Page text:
Thursday, May 10, 2012

T. E. Story # 83

It was pretty obvious that the letter disturbed Charlie, the Commander of the Prince Williams County Militia and those who were close to him.  His actions together with the storekeeper and the other men at the Poker Room  this letter was not welcome news, nor was it a reasonable request in the eyes of these militiamen.  However, to leave now would not be a good idea.  Charlie had asked me how long I was planning to stay which indicated that he wanted me around.  I suspect that were I to leave now, they would soon be in pursuit of me.  I think the best way is to stay a reasonable length of time and deal with any customers and see what comes next.  In this community I am a stranger, that is true, but my truthful answer to the question of who I knew in the Mexican War seems to have garnered some respect.  So, to these people I am a southern businessman who served in the state militia, and in the Mexican War with one of their respected citizens, who is currently the Commanding Officer of the military region in the West.  So, I think that Josh and I are reasonably  safe for the moment.  However, I need to get to the wagon and apprise Josh of the new situation.
As I walk out of the store, I notice several people in the street walking toward the Sheriff's Office.  I am wondering if the Marshall there is in attendance at this meeting.  I sit down on one of the empty chairs in front of the store and finish my apple.  The street is quiet again now and I throw my apple core into a nearby cigar butt can.  I get up and begin walking toward the blacksmith shop when Josh and the wagon are.  I would imagine that the leather trace is repaired by now, and I should get the wagon into a more suitable place where the signs can be seen.
A short walk through the town brings me to the Sheriff's Office.  There is a deputy sheriff sitting outside the entrance with a shotgun across his lap.  As  walk by the deputy looks me over but says nothing.  This is good and I make way to the leather shop.  The wagon is parked just outside the shop and the horses are gone.  I walk up to the wagon and hear some cursing just behind the leather shop.  Curious, I walk around the side of the shop and peek around the corner.  Josh is holding the two horses, while an old man (I suppose the saddler) is fitting the trace strap.  It looks repaired but the old man is having trouble with one of the trace buckles. I walk around the corner and greet Josh.  The old man looks up and then drops the strap.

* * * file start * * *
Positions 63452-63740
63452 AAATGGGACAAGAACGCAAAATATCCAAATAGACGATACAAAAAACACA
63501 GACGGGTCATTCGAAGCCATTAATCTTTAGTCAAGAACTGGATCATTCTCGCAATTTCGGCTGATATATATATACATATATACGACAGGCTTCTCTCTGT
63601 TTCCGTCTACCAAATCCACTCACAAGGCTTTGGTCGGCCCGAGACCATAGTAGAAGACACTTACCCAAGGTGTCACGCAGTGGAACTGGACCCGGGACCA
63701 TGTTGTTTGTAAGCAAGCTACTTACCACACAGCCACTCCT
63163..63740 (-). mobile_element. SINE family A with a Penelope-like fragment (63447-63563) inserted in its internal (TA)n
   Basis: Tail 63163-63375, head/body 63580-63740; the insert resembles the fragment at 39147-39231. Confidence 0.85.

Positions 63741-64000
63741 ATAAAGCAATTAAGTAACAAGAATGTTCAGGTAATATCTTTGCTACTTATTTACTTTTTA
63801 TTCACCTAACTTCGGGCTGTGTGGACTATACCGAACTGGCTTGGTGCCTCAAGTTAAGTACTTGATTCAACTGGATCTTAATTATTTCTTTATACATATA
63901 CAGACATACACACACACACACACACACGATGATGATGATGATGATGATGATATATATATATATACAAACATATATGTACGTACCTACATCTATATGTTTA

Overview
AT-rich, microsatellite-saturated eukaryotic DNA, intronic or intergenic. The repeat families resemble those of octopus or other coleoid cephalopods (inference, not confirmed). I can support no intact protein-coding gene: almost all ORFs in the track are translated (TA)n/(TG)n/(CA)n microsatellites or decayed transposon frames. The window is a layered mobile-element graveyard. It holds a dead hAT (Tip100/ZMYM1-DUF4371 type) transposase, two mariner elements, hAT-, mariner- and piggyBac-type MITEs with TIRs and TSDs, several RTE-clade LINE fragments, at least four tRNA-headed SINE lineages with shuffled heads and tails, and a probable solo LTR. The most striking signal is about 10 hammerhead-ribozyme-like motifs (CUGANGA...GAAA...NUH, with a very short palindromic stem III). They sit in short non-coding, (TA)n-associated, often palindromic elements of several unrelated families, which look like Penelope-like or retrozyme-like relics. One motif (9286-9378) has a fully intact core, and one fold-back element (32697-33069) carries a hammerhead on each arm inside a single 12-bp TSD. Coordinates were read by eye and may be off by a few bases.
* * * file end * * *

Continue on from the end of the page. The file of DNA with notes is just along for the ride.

"Have we got some trouble with the traces, 'I ask?
"The $%#@(*&^%$# buckle is bent and I can't straighten with this pry-bar!"  The old man was seemingly very frustrated and angry.
"Can the buckle be replaced?" I asked, curious as to why such a simple problem was raising the man's temper.
"Well, yes, I suppose so," said the Saddler," but I don't have one this size.  So, if you are in a hurry we will have to wire the straps together.  I f you have the time then the blacksmith over there," nodding his head toward the blacksmith shop, "will have to make another buckle."
"May I see the buckle please, " I asked the saddler?
"Sure enough," the old man said, I ain't sure how it got bent up so bad, cause it ain't a common thing to see."
I took the buckle in hand and examined it.  The buckle was bent nearly in two, and the bridge of the buckle was badly cracked.  "Thank you," I said to the saddler, "for finding this broken buckle.  I see that we will have to look to the blacksmith for a replacement.  How is the broken trace coming along?"
"Oh that is finished,  I just made a new trace strap for you, same price.  Sorry about the buckle, but it is funny tat I didn't notice it when unhitched the horses.  Well, I'll get back to work now.  Let me know when you get the new buckle."  The old man picked up his tools and went back into the shop.
I walked over to Josh and he pointed to the buckle in my hand and shook his head.  He pulled a scrap of paper out of his pocket and a pencil stub.  He wrote:
>>>Buckle good at store<<<
Hmmmm! that meant that the buckle was in good shape when we first stopped at the store.
I turned to Josh, "Did you leave the wagon at any time?"
Josh looked at me for a minute and then hung his head, and nodded.
"Josh, I said, putting my hand on his shoulder, 'It's okay.  "You can't be with the wagon every minute of every day.  Now, this is important, where did you go, and how long were you gone."  Josh looked me in the eye for a full minute, and I said again nodding my head, "Really my friend, it's okay, we just need to figure where and how long."
Josh bent to the paper and pencil again.  He wrote:
>>>Blacksmith look at wagon and show me tools, behind screen, five minutes<<<  Josh pointed to the heavy canvas screen that hung from the tree that shaded the blacksmith, and which separated the blacksmith shop from the leather shop.
I patted Josh on the shoulder.  "Good man, okay lets see the blacksmith about a new buckle, 'I said with resignation.

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